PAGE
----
America’s future math teachers, on average, earned a C on a new test comparing their skills with their counterparts in 15 other countries, significantly outscoring college students in the Philippines and Chile but placing far below those in educationally advanced nations like Singapore and Taiwan.Here's the report: The Preparation Gap: Teacher Education for Middle School Mathematics in Six Countries (pdf file)
The researchers who led the math study in this country, to be released in Washington on Thursday, judged the results acceptable if not encouraging for America’s future elementary teachers. But they called them disturbing for American students heading to careers in middle schools, who were outscored by students in Germany, Poland, the Russian Federation, Singapore, Switzerland and Taiwan.
On average, 80 percent to 100 percent of the future middle school teachers from the highest-achieving countries took advanced courses like linear algebra and calculus, while only 50 percent to 60 percent of their counterparts in the United States took those courses, the study said.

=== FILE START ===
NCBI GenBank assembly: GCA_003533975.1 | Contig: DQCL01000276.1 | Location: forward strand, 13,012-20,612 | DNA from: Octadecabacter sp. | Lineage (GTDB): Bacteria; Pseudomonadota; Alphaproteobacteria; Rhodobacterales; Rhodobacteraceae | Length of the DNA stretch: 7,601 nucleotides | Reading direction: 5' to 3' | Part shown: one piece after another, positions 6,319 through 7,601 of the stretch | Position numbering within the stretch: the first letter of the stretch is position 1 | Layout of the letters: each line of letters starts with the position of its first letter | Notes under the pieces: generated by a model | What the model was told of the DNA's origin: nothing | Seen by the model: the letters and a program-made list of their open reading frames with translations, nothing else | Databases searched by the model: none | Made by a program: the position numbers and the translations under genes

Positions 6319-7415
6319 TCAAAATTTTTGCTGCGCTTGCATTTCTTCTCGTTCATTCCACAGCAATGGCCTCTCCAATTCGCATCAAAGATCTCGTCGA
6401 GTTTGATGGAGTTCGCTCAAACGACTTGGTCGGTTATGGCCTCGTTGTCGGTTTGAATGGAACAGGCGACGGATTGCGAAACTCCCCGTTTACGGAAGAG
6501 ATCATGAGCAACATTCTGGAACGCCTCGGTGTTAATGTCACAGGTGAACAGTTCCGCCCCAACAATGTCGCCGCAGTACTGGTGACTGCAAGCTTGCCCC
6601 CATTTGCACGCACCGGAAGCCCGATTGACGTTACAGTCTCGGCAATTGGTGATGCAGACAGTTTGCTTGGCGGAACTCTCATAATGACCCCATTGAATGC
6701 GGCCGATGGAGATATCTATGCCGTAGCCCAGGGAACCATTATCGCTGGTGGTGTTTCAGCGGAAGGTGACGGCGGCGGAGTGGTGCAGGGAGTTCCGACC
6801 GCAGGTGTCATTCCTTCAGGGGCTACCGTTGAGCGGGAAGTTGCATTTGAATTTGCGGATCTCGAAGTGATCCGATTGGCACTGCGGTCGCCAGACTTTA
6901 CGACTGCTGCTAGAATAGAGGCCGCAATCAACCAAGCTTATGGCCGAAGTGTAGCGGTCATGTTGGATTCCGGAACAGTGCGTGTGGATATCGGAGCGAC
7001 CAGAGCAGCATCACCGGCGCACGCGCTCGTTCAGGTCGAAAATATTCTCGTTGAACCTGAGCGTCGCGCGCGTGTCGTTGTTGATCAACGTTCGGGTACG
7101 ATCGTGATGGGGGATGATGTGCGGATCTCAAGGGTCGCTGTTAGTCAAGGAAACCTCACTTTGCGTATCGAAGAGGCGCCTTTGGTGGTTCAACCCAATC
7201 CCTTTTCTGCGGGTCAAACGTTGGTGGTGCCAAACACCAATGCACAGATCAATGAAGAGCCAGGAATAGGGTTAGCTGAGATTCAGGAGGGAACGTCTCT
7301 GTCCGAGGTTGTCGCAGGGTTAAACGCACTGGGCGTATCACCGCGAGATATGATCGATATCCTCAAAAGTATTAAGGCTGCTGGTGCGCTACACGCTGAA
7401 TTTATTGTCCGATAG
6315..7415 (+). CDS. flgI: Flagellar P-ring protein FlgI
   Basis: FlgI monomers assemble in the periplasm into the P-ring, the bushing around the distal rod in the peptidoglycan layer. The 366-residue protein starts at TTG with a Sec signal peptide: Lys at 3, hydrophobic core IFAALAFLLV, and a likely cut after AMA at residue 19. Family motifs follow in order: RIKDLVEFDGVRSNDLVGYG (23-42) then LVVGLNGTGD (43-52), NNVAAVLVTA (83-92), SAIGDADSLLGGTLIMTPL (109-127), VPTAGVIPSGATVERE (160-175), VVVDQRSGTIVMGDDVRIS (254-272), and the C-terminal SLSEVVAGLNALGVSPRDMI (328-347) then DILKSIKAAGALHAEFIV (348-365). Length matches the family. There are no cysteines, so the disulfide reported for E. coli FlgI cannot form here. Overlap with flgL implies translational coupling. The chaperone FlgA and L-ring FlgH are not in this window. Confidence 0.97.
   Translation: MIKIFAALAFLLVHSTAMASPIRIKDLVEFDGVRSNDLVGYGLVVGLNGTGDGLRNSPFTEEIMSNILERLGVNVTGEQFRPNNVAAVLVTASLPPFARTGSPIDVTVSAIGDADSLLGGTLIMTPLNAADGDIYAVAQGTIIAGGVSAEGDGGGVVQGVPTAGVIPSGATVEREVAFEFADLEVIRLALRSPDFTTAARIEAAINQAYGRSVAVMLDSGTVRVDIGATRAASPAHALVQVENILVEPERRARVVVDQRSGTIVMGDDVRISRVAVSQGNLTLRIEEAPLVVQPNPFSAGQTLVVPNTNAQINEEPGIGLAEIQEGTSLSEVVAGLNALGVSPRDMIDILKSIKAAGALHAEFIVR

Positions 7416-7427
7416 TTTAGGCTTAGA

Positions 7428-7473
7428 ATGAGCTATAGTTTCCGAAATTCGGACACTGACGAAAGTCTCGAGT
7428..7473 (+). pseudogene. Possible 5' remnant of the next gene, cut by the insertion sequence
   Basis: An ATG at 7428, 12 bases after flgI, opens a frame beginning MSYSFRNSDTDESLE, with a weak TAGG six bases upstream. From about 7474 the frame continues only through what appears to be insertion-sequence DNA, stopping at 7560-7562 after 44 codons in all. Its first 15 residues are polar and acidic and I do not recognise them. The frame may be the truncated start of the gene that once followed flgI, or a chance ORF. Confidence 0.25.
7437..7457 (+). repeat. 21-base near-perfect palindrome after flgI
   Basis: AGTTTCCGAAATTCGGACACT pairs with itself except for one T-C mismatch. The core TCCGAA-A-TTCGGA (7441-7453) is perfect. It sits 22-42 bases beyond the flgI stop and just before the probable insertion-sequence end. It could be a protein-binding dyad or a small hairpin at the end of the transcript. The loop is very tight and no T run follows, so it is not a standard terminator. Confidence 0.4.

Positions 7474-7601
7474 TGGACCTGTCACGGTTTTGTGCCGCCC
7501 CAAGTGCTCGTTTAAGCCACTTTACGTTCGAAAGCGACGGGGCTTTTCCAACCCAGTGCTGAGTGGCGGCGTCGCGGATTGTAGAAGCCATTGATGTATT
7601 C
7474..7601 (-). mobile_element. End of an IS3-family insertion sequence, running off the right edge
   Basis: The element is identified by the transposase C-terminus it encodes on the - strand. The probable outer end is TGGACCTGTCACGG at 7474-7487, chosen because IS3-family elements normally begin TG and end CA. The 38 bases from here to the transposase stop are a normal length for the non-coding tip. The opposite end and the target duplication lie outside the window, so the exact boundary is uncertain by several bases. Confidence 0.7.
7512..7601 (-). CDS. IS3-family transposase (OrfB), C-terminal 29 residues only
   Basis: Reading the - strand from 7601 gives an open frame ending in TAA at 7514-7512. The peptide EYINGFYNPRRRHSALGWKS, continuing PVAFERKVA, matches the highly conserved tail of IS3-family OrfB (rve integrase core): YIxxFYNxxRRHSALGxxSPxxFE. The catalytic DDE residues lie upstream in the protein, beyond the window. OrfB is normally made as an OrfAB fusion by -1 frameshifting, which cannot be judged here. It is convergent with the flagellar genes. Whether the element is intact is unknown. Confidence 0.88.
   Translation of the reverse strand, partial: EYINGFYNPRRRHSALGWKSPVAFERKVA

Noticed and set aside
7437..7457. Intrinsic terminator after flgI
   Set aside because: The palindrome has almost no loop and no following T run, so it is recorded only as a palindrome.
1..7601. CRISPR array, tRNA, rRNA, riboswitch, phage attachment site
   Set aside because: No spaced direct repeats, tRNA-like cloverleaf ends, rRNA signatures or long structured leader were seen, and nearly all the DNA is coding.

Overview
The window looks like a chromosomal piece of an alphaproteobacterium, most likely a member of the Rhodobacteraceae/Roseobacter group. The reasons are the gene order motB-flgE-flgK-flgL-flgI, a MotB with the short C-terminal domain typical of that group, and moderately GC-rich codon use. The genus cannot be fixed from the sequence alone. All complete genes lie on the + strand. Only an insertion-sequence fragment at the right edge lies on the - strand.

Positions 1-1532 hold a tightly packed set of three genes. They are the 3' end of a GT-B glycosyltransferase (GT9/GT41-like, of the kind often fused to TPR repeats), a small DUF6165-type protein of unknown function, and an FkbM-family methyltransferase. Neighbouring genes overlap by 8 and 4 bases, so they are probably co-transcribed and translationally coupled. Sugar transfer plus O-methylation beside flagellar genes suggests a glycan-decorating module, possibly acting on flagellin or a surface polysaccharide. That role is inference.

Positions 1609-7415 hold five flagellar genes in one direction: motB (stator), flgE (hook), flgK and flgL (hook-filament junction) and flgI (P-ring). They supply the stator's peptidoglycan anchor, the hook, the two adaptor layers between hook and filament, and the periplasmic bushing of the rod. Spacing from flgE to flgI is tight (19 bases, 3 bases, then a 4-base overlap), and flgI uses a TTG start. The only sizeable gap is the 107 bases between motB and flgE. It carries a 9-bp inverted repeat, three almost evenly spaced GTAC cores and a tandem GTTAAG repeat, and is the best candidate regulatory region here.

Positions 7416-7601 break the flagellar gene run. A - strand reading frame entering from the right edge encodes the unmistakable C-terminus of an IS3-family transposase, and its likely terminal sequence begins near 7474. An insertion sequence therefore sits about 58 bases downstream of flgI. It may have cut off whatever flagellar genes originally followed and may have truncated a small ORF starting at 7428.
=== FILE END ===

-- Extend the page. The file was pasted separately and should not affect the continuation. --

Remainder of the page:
U.S. Falls Short in Measure of Future Math Teachers
by Sam Dillon
“There are so many people who bash our teachers’ math knowledge that to be honest these results are better than what a lot of people might expect,” said Hank Kepner, professor of mathematics education at the University of Wisconsin, Milwaukee, who is president of the National Council of Teachers of Mathematics. “We show up pretty well here, right in the middle of the pack.”NCTM motto: Good enough is good enough.
I could do this problem, which is a good thing, given that I've completed ALEKS geometry.
On the other hand, I had to think about it -- and I don't remember having learned that the angle bisector also bisects the opposite side in a parallelogram.